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Jeffrey's Memorial

Alyce Morris' foundation--named for her son--continues to help children who face early deaths live full lives.


Although there are people who are born crusaders and devote their lives to a cause, Alyce Morris, 66, makes it quite clear that she wasn't one of them. Instead, a crusade was thrust upon her almost 30 years ago, when the former actress and model's 2-year-old son was making no progress toward walking or speaking.

Doctors told the new mom that Jeffrey, adopted after Morris suffered five miscarriages, had multiple ailments, including muscular dystrophy--a disease in which the muscles atrophy until they can no longer support essential organs, killing the victim.

To make it worse, Morris soon learned that few services were available to ensure that Jeffrey's shortened life could be lived to the fullest.

Her crusade would one day be named for the child who died before he reached 17. The nonprofit Jeffrey Foundation, which offers therapy and recreational programs to more than 100 children through age 18 with severe or multiple disabilities, will celebrate its 25th anniversary in March.

"I would have loved to have a center like this when Jeff was alive," Morris said.

Morris was living in Chicago when she learned of her son's illnesses, which included neurological problems and mental retardation. When Jeffrey was 5, she gave up her budding career and crumbling marriage and moved to Los Angeles, hoping to give Jeffrey a better life.

"I wasn't going to put him in a home," Morris said, noting that in the late 1960s and early '70s there were few other options. "I began to think of what I could do."

She began by using hospitals and disabled children's groups to find other parents equally desperate to improve the lot of their children and create a support network. Then she found sponsors.

"I just called everyone and asked. I said my son needs this and there are so many children like him and we need your help," Morris said.

For her first parents meeting, attended by about 40 people, Morris begged to use the conference room of a Beverly Hills bank.

"I dropped the coffeepot all over the floor, brown water everywhere," Morris recalled. "I was so nervous, I thought, 'What am I doing, I have all these people here!' "

By the next meeting, more than 100 attendees and expert speakers showed up.

Morris found volunteers through local universities and volunteer centers, eventually recruiting four times more helpers than children.

In 1972, with 25 severely disabled children and 100 volunteer nurses, social workers, student teachers and college students, Morris organized a camp, complete with field trips, arts and crafts lessons, and music time.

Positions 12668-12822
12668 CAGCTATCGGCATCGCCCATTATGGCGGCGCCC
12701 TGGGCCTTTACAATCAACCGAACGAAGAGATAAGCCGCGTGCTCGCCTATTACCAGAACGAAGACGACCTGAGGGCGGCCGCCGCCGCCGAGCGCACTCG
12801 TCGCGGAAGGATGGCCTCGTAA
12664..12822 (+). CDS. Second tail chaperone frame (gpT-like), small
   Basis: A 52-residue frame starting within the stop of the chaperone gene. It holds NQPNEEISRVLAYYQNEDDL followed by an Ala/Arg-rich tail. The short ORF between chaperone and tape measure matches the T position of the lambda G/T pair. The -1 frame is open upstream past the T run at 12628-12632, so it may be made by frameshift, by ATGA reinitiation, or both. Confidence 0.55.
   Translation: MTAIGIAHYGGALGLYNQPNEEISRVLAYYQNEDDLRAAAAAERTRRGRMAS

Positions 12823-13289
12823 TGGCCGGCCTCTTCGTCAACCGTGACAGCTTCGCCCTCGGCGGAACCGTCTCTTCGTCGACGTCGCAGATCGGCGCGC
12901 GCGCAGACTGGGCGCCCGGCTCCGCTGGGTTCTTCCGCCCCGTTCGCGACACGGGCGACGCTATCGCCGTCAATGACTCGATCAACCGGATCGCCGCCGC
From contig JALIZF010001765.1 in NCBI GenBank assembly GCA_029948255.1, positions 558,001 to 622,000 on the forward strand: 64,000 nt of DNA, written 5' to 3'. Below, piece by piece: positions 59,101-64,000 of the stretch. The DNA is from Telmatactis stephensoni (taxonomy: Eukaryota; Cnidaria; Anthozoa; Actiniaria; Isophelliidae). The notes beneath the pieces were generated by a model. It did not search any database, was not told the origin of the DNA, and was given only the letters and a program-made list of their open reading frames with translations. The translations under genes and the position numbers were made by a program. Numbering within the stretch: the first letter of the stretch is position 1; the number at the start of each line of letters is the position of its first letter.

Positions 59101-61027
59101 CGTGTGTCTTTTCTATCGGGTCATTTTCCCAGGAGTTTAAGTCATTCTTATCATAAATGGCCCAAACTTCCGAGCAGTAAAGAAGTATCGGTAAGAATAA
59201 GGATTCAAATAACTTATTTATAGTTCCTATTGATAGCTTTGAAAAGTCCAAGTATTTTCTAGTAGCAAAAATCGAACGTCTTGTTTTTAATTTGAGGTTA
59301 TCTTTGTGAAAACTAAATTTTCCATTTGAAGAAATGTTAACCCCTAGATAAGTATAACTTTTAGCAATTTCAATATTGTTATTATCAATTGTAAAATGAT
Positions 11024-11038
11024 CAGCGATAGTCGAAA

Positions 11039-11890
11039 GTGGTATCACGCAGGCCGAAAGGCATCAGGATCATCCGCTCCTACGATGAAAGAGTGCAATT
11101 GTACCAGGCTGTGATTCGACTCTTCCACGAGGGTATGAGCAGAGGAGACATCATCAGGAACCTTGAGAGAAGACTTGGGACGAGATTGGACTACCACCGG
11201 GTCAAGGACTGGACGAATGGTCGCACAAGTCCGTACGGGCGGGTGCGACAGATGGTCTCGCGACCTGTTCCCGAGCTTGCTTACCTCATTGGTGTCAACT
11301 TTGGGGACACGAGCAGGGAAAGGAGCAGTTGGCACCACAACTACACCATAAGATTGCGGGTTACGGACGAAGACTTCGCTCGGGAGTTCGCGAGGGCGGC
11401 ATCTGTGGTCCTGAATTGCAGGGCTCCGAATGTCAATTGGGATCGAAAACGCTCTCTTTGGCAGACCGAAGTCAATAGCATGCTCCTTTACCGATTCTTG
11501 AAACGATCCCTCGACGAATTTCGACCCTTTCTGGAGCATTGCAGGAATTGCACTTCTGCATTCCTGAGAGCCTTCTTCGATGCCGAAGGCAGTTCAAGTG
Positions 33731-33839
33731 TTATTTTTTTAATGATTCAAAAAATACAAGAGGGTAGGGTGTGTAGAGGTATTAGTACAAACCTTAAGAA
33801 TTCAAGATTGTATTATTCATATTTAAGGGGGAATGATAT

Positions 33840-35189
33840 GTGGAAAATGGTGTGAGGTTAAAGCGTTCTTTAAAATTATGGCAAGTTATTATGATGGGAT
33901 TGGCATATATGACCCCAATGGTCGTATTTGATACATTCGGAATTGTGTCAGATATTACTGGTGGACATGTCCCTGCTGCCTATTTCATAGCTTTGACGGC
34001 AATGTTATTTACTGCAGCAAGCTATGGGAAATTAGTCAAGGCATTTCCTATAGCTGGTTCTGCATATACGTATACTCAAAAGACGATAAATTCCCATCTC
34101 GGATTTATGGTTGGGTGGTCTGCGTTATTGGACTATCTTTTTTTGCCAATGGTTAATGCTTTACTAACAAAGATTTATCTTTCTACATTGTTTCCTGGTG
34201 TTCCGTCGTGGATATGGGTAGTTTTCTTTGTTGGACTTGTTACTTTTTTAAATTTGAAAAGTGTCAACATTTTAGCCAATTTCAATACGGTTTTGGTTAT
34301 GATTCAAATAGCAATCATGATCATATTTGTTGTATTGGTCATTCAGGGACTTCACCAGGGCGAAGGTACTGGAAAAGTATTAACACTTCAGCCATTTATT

Many of the parents gathered when their children met--eager to interact with other adults and share stories with parents who would appreciate their difficulties.

The Junior Arts Center in Hollywood lent them space. An arts store donated crafts supplies. "It was wonderful," Morris said. "Everyone was very kind to us."

More sponsors followed, and Morris started a fund-raising arm, learning to write grants, solicit corporate donations and develop a list of supporters.

With 56 children, the group opened a preschool, a day school, an after-school program and an adults group. Later, they opened a fully staffed group home.

"Our goal always has been to prevent the institutionalization of any child and create a normalized home," Morris said.

Then, in 1980, 16-year-old Jeffrey Morris died of pneumonia. "He died smiling," Morris said. "He held my hand like he knew I was there. I kept saying, 'I love you, I love you,' and that was it."

That afternoon, Morris returned to the center to bring the sad news to those children who could understand. And she decided that the best way to mourn her son was to continue the project that made his life livable.

"I honestly felt that it was so important for the children and parents to have a place," Morris said. "I was working out my own grief, my own frustration. I found something that I really believed in, and I just kept on going."

Today, the foundation is in the process of buying the two Mid-Wilshire area buildings it occupies and has a paid staff of 38--including 20 who work full time. More than 120 volunteers come in for events including their newest program for drug-addicted infants.

Now that children with severe disabilities are educated within the Los Angeles school system, Morris focuses on supplemental programs, such as infant intervention, toddler groups, summer camps, counseling, and preschool and after-school programs.

Margaret Bush, 53, has been a foster mother to four drug-exposed children who have relied on programs at the Jeffrey Foundation.

"Alyce has been an inspiration to me," Bush said. "She's a caring person, she's a loving person, and she's a hard-working person."

Morris' current dream is to bring a Jeffrey Foundation to other cities. "I'm so glad I didn't give up when Jeff died," Morris said. "Now it's all in his memory."


The Beat

Today's centerpiece focuses on the Jeffrey Foundation, a nonprofit center that helps multi-handicapped children and their parents with a host of educational and social programs. For more information, call (213) 965-7536.

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